Even if I grew up and lived in Alberobello for many years, I still find it very fascinating the way the trulli (the local houses) are built. For their peculiar and unique architectural style – their shape and size – someone even called them Hobbit dwellings, which, if you ever seen any, you’ll agree with me that is a fair way of describing them.
When I show my hometown around to people, one of the first and more frequent questions I get is:
“How do you build a trullo?”
So I thought I’d share my knowledge about it also because I found the whole architecture behind the construction of a trullo being interesting and quite clever.
There are many different opinions and stories connected to the creation of the trullo design, one of the most widespread is to do with avoiding a settlement tax by creating drywall houses that could easily be taken apart in case of inspections by the King of that time. It was the local lord Count of Acquaviva that enforced this unusual construction method to the locals so that he too wouldn’t have to pay the taxes involved and I’m kind of glad he did so. In this way Alberobello now has something special to be known for and has secured World Heritage Site status from UNESCO for it.
There are different architectural elements that make trulli diverse from other structures.
The entire trullo is built with the local limestone and nothing else, there isn’t in fact any mortar or cement to keep the stones together which still amuses me.
These houses are generally single rooms which sometimes are built next to each other to create a bigger habits with extra room for big families and even the animals. The walls are built directly onto the bedrock with no real foundations and is closed with a cone-shaped roof that rises in horizontal rings made of limestone slabs or locally called chiancarelle. To avoid having any water infiltration the roof is made of two layers, on the external one the slabs are positioned in a way that the rainwater can simply flow into some side gutters to be collected in the well.
Even the walls have more than one layer, there is an external and internal wall with a gap in between filled with small little stones that works as insulation from the outside. People say that a trullo is very cool during the summer – which is true and a very pleasant escape from the heat – and warm during the winter which isn’t so true. In fact because of their design trulli aren’t so easy to heat up.
“A very clever design if you ask me!”
To close the cone roof, each trullo has at its top a pinnacle or pinnacolo – as the locals call it – which hasn’t any functional purpose, it’s only decorative and it reminds me of a chess piece. There are many kinds of pinnacles in different shapes with different meanings and sometimes they simply represent the personal signature of the man who built the trullo.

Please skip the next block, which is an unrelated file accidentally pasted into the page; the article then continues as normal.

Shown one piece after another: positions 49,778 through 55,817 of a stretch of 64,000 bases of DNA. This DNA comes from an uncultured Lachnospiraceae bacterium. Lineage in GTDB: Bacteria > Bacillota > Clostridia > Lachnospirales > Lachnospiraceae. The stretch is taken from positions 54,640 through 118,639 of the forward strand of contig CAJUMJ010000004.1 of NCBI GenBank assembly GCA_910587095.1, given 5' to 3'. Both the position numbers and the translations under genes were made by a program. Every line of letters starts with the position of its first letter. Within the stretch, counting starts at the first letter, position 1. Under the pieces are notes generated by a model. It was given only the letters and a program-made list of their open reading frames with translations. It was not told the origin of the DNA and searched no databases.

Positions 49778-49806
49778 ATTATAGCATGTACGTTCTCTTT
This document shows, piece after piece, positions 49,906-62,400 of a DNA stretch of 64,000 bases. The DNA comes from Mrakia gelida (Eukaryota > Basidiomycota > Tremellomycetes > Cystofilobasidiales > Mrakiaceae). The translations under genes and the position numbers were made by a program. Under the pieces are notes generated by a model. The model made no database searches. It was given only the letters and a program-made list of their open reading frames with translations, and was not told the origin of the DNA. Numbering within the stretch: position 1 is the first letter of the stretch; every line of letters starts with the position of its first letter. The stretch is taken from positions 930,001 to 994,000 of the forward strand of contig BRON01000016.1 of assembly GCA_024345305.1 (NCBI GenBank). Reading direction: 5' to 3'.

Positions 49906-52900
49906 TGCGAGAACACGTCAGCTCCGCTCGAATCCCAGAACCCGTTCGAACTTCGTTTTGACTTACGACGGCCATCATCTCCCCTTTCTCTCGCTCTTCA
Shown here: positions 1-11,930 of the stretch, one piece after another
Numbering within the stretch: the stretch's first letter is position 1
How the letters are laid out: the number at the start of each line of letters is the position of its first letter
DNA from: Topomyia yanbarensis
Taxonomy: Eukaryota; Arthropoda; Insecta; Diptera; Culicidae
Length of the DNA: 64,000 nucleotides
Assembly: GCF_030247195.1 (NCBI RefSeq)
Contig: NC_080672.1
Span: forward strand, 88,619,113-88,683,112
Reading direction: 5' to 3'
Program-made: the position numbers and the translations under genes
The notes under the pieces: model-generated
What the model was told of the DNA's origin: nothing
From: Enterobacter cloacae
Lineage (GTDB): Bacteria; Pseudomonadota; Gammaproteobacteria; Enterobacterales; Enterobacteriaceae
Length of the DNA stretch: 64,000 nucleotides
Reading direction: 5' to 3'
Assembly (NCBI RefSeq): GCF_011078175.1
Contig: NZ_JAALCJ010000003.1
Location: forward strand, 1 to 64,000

Some cones also have whitewashed symbols painted on which used to have magical, religious and mystical meanings generally intended to protect the inhabitants.
“What about the interior?”
People also asked me how structures like those can be habitable considering how small a trullo is. Most of them have only one room under each cone roof, they have though some sided arched niches that were used as living or storage spaces.
There is usually an open fireplace in each trullo which was used for both cooking and heating purposes. The chimney rises high above the cone roof, I particularly like to look at its various shapes and how they are placed on the cones.
It’s crazy to think that entire families – sometimes together with animals – lived in these tiny houses in such ancient conditions. I admire how the local people tried to adapt the architectural style of the trulli to their own needs and to the local stone available for their construction.
One of my favorite parts of the trulli is their entrances with their unusual arch on top of the tiny doors. Again, so many shapes!
I’m pretty sure there are many amazing old and new architecturally remarkable examples of drywall (mortarless) constructions, but I have a particular affection to trulli which might simply have something to do with my sentimental link with them.
Another question I get a lot is:
“Do you live in a trullo?”
And the answer is, no I don’t. Buying a trullo today is very expensive and if you already own one renovating it is even more costly. I wouldn’t mind though, maybe one day I’ll have my own trullo 🙂